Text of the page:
A: I don’t think winning Kona is a question of age, but how well you feel. Crowie has shown that you can still perform well if you manage to focus on your training. I’ll be doing Triathlon as long as I believe I still have a chance to win – at least for another two or three years. It would be great to stay injury-free and know in May where I stand and then be able to focus on preparing for Kona.

T: Michael, when you won your two 70.3 Championships you were dominating that distance. Was moving up to the full distance too early?

M: With Regensburg, Kona and Frankfurt I have only done three IMs so far, so I haven’t really moved up yet. The training volume is pretty much the same, regardless of whether you are training for Olympic Distance, 70.3s or Ironman races, the difference is more on the mental side of racing, of being patient for a long time.

T: Are you back to 100% now?

M: I think I was doing pretty well over the middle distance lately :-). I still have some catching up to do on the run, after all I missed thousands of kilometers when being injured. I’m working hard to improve some more.

T: Did you or your coach Wolfram Bott make any changes to your training because of the injury?

M: I think it’s important to take your time and not make the second step before the first one. When we started to work with Wolfram in 2012, it was to add some new stimuli to our training. Now he also takes extra care to make sure we’re doing the right things. There are situations where I need someone else to tell me when to back down a bit.

T: If you qualify for Kona, how will you approach the race? Just as a learning experience?

M: I’m similar to Andi – just participating is not enough for me. When I start, I want to compete for the top spots.

T: You are marketing yourself as a single brand „Raelert-Brothers“. How is that working out?

A: We love it that we have our little family business – in addition to Micha and me there is also my girlfriend Julia and our middle brother Sven. Together, we have found a lot of loyal partners. Most recently we have added Swiss Side with their fantastic aero wheels.

T: Thank you for your time. It would be great to see both of you have a successful 2015 season!

Interview with Filip Ospaly for Kona 2014

Filip Haugesund

Filip has had a great career racing Olympic distance (participating three times in the Olypmics and winning a number of World Cup races) and had also great results in 70.3s (2nd place in the 2010 World Championships) . He finished his first IM, Florida 2013, with a time of 7:58 in third place. He had some more good results in European of 70.3s, then secured his Kona slot by finishing fourth in Switzerland. As is typical for athletes coming up from the shorter distances, his swim in great and should easily place him in the front pack. Evidenced by his fast time in Florida, he has the engine for fast bike and run times over the longer distance, but it is a bit doubtful what he will be able to do in the tough condition and deep field in Kona. He certainly has a potential similar to Ivan Rana (who finished 6th in hist first appearance in Kona), but it remains to be seen if he will be able to perform in a hot race such as Kona.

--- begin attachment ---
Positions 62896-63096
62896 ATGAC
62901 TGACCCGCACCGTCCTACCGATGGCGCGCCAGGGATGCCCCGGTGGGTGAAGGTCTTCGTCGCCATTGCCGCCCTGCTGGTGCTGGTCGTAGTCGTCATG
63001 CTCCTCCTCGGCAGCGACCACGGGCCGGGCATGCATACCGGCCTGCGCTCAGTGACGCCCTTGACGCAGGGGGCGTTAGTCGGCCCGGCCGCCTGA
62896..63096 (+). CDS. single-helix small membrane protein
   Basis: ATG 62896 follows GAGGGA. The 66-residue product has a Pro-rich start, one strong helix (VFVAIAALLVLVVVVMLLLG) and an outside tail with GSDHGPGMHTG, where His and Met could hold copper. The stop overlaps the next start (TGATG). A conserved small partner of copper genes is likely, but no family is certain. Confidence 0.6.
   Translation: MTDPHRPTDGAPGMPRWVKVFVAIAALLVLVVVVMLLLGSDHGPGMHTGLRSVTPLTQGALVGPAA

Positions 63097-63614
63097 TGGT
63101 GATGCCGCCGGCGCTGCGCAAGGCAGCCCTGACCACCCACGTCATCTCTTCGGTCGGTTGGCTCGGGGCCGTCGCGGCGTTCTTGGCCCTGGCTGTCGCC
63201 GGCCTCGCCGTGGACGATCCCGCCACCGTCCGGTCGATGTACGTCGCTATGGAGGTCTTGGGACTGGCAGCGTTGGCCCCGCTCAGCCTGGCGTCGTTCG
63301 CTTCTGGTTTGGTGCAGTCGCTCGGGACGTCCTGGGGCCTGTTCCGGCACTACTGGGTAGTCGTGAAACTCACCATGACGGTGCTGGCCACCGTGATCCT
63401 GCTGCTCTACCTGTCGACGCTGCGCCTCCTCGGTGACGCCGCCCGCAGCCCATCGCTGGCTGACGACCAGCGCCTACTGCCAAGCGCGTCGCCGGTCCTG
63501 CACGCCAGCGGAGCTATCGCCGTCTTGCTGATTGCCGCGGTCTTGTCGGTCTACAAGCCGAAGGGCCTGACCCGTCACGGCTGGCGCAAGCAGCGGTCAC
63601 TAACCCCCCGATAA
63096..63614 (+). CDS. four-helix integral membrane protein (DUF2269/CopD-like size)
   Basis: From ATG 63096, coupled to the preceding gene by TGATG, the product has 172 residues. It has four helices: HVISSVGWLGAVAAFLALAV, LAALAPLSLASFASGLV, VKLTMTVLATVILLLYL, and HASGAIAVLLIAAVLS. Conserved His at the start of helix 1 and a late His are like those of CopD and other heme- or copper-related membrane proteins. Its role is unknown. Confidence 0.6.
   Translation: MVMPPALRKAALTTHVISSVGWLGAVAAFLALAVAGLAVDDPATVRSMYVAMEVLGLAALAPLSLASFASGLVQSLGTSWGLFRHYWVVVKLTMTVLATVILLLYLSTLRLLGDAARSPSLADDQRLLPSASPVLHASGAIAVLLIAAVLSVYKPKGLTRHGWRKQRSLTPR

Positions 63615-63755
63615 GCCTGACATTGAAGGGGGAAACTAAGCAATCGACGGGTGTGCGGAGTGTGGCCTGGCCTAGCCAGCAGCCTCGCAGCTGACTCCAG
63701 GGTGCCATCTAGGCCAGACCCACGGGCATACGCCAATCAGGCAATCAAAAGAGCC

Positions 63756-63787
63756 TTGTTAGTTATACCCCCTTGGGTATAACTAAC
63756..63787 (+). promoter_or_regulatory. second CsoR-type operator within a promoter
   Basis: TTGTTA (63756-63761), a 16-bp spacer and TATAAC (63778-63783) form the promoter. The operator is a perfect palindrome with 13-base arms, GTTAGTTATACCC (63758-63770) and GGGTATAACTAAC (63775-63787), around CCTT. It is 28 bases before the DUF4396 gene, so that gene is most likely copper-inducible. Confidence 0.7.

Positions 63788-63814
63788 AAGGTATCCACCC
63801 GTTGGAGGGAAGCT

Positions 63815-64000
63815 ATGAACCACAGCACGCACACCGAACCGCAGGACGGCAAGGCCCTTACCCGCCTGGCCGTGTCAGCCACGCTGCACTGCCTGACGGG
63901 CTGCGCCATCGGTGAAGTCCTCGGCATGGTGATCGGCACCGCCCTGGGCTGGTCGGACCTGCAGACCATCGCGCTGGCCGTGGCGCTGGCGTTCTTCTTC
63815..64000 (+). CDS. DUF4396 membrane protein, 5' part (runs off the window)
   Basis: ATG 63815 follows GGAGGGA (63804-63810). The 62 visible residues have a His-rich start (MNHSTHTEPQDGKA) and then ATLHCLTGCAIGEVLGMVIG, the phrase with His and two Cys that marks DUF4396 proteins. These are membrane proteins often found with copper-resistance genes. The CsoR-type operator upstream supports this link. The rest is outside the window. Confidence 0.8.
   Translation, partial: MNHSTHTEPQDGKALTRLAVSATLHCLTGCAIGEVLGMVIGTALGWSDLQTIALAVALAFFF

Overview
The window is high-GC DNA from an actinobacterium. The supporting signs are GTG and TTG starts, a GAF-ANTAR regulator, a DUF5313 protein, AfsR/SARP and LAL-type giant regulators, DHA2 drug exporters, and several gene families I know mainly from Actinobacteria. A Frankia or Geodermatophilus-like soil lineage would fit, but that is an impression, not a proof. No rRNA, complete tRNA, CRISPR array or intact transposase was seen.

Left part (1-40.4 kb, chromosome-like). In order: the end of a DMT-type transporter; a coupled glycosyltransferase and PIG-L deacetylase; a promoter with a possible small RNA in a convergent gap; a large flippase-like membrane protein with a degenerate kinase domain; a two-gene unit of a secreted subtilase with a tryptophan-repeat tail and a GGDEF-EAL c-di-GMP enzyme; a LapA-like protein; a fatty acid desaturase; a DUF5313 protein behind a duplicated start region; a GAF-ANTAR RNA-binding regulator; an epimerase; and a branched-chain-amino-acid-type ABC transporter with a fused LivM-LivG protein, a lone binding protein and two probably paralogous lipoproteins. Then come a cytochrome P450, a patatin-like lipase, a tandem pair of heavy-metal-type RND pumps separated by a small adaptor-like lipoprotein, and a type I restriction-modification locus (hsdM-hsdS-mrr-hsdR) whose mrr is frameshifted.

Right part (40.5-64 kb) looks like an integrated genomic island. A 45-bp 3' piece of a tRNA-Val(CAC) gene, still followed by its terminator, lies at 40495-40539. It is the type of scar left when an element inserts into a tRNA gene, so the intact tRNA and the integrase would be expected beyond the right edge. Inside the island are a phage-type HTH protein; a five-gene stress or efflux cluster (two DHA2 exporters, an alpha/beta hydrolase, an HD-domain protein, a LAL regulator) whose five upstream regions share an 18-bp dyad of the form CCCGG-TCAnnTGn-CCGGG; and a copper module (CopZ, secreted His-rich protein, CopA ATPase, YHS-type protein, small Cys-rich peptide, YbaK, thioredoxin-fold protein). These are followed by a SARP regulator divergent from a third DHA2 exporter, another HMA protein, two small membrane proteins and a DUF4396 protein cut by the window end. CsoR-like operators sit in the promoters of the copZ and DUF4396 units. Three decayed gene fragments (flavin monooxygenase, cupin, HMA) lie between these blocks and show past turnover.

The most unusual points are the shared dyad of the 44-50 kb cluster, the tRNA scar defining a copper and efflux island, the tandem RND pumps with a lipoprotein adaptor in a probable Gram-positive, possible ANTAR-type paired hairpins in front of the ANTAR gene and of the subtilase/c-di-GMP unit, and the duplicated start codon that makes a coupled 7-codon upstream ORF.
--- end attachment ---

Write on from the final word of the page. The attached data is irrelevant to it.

Thorsten: How was your season so far?

Filip: Up and down. The first half I didn’t race because of two meniscus arthroscopies (left in mid April, right at the end of May).Then it went up with victories in Haugesund (Ironman 70.3),  Opava (Czech Cup race) and 4th place in Zurich (Ironman) – all races in July. And then down again at the Ironman 70.3 World Championships in Mont Tremblant.

T: What makes Kona special for you?

F: Kona is just another course. I don’t think it’s particularly beautiful, there are nicer ones. But with the climate and the strength of the field, it is certainly the hardest race. It is the World Championships. All the athletes will have prepared for this race very well and want to deliver their best performances. The 55 best athletes will be on the start line … 10 can win and another 20 can be on the podium …